Other products, such as whiskies and brandies from the United Kingdom and France are an obvious target for either changes in tariffs or limiting of quotas.
In both cases, consultation with local industry would be required.
WTO action will not take place straight away. The law has to be adopted in its final form before in can be objected to in the multilateral forum.
However, it is not surprising that Indonesia is taking the lead. Indonesia recently emerged victorious from a protracted antidumping battle with the European Union.
The EU was applying illegal antidumping tariffs on Indonesian (and Argentinean) biodiesel exports.
The exporters carried the day, but the mechanics of the case are instructive.
The case commenced in 2013, but took almost five years to resolve. Once it was completed, the EU launched a countervailing duties investigation against Indonesian palm oil.
At roughly the same time, Argentina lodged a complaint against the first version of RED in 2013, which resulted in Argentinean soy-based biodiesel being excluded from the RED. At that time, the issue was the ‘default values’ ascribed to different biodiesel feedstocks.
The complaint gives an indication of the complexity of the case; it’s not just a matter of the Directive or the Act, but also any implementing regulation.
As with the dumping action – or any other WTO settlement – the process could take years to resolve.
It’s worth noting that when it comes to blocking palm oil, the EU never gives up. Although it’s the revised RED now, in a few years it will be another measure. WTO action is just another bout.
A longer view: ASEAN realignment
Could the procurement of military hardware from Russia signal a pivot away from Europe by ASEAN, particularly Malaysia and Indonesia? This is entirely plausible.
EU officials are acutely aware that they were caught off guard by China’s rise. This has had considerable economic and security impacts; China now outweighs the EU’s economic and military influence globally.
EU officials should not make same mistake in ASEAN – but this appears to be happening.
The EU’s population is flat at just over 500 million people. ASEAN’s is already in excess of 600 million and will hit 700 million in around five years. Indonesia’s GDP already matches that of Germany by one measure.
The EU needs to wake up to this significant demographic and economic change if it is to participate in the region’s growth and avoid repeating its China mistake. And that participation should be of mutual benefit.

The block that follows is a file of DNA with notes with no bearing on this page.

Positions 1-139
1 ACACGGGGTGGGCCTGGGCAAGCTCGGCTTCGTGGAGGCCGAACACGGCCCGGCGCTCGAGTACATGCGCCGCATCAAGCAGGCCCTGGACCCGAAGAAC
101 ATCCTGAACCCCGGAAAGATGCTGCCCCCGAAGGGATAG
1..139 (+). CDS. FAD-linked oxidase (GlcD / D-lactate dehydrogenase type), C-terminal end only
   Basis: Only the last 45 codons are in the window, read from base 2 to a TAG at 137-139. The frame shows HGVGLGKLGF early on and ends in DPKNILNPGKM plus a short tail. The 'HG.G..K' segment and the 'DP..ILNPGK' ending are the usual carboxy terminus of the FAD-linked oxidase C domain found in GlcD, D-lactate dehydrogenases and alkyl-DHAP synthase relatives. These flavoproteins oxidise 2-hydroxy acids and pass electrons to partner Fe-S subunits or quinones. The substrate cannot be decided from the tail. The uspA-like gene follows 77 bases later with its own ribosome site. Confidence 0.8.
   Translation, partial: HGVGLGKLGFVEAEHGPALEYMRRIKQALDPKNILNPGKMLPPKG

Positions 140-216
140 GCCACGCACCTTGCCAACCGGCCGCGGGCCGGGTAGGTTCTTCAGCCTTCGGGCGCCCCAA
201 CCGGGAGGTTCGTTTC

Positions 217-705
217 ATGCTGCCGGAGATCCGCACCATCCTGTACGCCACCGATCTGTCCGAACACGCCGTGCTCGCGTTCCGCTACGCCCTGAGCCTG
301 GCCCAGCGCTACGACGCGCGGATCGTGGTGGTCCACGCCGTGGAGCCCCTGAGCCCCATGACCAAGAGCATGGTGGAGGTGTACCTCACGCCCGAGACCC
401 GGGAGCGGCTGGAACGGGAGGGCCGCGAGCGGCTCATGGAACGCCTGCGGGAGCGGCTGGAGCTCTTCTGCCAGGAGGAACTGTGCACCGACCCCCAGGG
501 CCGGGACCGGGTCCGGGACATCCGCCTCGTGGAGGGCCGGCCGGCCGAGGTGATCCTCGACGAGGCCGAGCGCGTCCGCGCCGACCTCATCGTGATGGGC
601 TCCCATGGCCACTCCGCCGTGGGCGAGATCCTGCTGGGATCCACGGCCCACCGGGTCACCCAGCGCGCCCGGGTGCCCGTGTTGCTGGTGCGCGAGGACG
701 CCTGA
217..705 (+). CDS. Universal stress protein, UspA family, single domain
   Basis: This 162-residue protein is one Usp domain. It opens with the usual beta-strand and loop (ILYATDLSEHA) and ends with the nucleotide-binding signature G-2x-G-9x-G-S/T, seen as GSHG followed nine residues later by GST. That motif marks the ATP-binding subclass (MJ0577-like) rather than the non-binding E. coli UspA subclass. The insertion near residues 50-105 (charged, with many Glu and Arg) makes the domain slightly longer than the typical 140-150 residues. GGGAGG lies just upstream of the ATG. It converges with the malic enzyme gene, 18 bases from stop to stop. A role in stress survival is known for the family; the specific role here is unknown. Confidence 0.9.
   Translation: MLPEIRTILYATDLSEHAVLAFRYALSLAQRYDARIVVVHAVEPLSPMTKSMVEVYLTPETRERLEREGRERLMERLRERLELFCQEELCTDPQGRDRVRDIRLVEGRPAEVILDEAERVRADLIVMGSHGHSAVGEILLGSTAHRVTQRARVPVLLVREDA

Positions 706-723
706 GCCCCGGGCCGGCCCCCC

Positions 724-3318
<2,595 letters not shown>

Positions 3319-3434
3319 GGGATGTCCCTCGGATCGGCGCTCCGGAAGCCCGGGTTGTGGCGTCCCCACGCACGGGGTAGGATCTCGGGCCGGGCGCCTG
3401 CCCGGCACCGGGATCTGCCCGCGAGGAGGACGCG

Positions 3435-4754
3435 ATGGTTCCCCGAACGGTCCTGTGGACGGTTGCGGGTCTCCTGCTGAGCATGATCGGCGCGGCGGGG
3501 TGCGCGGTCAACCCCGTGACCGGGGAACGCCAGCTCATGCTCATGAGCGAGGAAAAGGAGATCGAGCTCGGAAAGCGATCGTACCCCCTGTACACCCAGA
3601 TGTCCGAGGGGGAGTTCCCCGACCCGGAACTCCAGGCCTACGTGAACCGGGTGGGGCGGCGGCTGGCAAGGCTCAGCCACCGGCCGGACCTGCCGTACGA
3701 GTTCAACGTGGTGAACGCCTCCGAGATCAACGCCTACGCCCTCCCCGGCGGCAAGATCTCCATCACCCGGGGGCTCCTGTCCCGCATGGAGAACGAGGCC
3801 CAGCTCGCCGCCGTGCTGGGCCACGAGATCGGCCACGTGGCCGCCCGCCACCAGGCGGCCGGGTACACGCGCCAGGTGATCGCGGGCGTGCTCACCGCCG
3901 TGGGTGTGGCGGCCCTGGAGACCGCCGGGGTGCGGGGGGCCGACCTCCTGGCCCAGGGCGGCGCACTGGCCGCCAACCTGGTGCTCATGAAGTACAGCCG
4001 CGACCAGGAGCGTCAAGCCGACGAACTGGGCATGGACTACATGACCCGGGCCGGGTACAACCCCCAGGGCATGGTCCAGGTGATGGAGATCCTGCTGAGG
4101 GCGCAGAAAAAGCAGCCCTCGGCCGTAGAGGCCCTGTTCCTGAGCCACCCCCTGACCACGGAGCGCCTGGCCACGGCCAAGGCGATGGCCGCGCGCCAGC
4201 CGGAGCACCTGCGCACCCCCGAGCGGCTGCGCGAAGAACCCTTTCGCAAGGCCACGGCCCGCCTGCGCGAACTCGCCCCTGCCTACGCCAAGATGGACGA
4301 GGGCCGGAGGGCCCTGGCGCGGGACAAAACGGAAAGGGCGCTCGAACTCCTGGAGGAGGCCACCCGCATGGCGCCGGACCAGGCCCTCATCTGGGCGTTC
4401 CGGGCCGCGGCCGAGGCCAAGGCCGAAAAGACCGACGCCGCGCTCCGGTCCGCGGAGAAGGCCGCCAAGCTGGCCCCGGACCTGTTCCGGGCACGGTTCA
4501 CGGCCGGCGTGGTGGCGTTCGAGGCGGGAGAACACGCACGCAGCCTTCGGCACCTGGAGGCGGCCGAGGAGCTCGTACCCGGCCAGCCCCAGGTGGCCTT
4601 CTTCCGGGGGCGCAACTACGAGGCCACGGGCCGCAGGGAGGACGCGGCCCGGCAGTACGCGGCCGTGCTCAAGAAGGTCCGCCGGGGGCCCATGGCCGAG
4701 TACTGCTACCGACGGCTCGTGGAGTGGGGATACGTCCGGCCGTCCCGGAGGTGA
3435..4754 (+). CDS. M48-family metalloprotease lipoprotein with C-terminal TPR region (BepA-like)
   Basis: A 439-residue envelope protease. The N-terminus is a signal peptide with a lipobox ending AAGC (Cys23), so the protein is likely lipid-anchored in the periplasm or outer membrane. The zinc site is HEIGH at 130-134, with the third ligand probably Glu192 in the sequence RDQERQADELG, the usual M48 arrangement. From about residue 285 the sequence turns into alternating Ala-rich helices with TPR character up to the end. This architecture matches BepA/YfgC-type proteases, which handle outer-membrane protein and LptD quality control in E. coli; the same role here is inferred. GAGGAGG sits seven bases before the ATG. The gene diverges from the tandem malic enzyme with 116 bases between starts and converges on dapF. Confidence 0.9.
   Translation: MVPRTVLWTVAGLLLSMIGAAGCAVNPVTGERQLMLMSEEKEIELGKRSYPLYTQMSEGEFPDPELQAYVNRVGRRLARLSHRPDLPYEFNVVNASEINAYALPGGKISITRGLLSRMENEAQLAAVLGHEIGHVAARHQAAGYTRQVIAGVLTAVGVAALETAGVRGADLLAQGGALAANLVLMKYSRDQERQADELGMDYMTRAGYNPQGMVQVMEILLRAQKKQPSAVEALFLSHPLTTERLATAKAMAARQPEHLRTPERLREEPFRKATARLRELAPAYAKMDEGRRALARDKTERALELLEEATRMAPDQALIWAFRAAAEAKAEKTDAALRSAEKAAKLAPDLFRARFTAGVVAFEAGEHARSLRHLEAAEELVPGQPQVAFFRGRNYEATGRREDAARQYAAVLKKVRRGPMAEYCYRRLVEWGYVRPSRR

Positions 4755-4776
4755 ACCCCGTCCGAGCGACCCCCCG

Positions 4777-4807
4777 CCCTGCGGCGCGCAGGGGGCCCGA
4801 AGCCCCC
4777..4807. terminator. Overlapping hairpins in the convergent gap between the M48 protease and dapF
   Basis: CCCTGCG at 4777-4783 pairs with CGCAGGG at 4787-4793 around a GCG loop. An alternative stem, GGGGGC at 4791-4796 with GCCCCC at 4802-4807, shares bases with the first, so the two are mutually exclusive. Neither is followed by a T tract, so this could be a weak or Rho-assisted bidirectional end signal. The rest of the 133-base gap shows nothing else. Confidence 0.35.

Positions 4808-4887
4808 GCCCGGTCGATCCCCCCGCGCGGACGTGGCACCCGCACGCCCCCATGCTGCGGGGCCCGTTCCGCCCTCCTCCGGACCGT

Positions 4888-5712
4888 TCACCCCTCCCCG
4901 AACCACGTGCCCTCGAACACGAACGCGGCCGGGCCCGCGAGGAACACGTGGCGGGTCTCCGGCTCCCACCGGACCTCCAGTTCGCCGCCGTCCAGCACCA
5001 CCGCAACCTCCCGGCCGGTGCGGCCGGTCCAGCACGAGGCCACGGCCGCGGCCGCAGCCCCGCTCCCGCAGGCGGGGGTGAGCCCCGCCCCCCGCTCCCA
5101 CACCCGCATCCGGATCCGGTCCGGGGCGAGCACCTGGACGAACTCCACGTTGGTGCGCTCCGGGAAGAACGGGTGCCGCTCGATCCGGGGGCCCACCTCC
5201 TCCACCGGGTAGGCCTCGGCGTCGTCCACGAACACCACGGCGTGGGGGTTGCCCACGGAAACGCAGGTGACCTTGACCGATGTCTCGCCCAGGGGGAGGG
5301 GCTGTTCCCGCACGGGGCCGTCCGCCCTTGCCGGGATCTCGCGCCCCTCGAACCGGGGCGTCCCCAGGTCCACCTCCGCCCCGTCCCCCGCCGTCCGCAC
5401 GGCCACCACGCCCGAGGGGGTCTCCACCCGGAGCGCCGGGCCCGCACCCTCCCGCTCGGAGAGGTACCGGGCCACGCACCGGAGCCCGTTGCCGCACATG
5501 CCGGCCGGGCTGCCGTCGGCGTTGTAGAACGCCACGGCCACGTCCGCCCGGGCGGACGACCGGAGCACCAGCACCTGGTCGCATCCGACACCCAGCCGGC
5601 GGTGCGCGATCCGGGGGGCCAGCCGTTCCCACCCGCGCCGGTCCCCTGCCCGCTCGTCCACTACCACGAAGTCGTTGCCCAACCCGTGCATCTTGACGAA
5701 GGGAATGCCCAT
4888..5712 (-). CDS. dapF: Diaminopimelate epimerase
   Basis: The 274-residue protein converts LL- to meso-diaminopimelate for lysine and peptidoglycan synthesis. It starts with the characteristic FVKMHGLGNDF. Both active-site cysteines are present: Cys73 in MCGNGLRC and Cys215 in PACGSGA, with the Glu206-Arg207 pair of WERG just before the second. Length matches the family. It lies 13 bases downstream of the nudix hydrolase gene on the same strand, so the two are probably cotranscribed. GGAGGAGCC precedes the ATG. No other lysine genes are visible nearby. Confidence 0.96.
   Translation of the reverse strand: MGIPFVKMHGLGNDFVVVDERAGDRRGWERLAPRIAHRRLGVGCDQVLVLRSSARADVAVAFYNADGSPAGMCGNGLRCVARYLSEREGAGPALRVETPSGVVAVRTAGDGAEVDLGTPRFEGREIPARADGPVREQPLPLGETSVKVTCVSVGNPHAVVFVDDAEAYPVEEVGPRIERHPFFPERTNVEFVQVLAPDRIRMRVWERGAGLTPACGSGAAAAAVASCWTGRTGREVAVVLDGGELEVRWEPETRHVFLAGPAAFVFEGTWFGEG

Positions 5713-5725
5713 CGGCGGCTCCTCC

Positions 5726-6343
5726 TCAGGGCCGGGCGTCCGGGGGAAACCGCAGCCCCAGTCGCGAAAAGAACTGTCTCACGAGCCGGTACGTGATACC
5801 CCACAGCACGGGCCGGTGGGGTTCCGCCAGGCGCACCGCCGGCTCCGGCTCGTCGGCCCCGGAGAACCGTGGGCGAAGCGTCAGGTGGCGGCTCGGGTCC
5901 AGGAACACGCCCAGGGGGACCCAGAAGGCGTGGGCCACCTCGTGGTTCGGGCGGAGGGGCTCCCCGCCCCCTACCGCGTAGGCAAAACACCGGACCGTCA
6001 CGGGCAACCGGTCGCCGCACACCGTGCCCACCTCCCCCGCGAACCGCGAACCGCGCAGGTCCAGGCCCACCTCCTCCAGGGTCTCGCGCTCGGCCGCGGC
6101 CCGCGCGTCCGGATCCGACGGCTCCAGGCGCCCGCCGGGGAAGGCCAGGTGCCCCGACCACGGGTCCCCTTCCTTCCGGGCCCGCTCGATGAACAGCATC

Indonesia is open to China’s One Belt infrastructure projects. Japanese development loans funded Jakarta’s new MRT system. EU aid contributes to education and health programs, but the EU’s highest-profile aid contributions have been for stopping deforestation – which are read by many as a way of curbing palm exports.
On palm oil, last month, China agreed it would increase its palm oil purchases from Malaysia by 50 per cent. Russia is now also signalling that it will increase purchases of palm oil. This was at almost exactly the same time that the EU singled out and banned palm oil — ASEAN’s largest agricultural export — under the RED. Indonesian palm biofuel exports have been hit by wave after wave of EU measures.
It is perfectly reasonable for Malaysia and Indonesia to ask why they should display any ‘loyalty’ to Brussels at all when it comes to military hardware — or anything else. The region’s trade agreements — RCEP and CPTPP — are progressing or completed. At this point in history, Tokyo, Beijing and perhaps even Moscow seem like more reliable trade partners. This should induce significant reflection in Brussels – because a core element to this is European leaders not understanding what is actually important to their ASEAN partners, both economically and politically. It appears that both Russia and China have figured out what the EU could not: that palm exports are fundamental. They are now looking to press home their advantage, and encourage a wider re-alignment in southeast Asia, away from the historic ties with Europe.
Iceland tries to ‘dig upwards’ on sustainability
Iceland CEO Richard Walker has made the news again for his statements on sustainability and palm oil.
Walker came under fire for instituting a boycott of palm oil in his company’s supply chain, and launching a widely viewed joint PR campaign with Greenpeace.
Walker stated that the move “did nothing for sales”, and that “If I were the boss of Tesco, I’d be sacked because I’m loading up millions of pounds of cost into our business.”
It’s well understood by more qualified sustainability experts that boycotting palm oil will do nothing to stop deforestation – and arguably it will make it worse. It’s also understood that around 35 per cent of palm oil is produced by smallholders around the globe.
Despite the fact that this move has done nothing for sales, nothing for the environment and nothing for people in developing countries, Walker states that “we genuinely feel it’s the right thing do, and we have quite a long history of being a corporate activist.”
Which is odd; we “genuinely felt” Iceland was a business, rather than an activist group.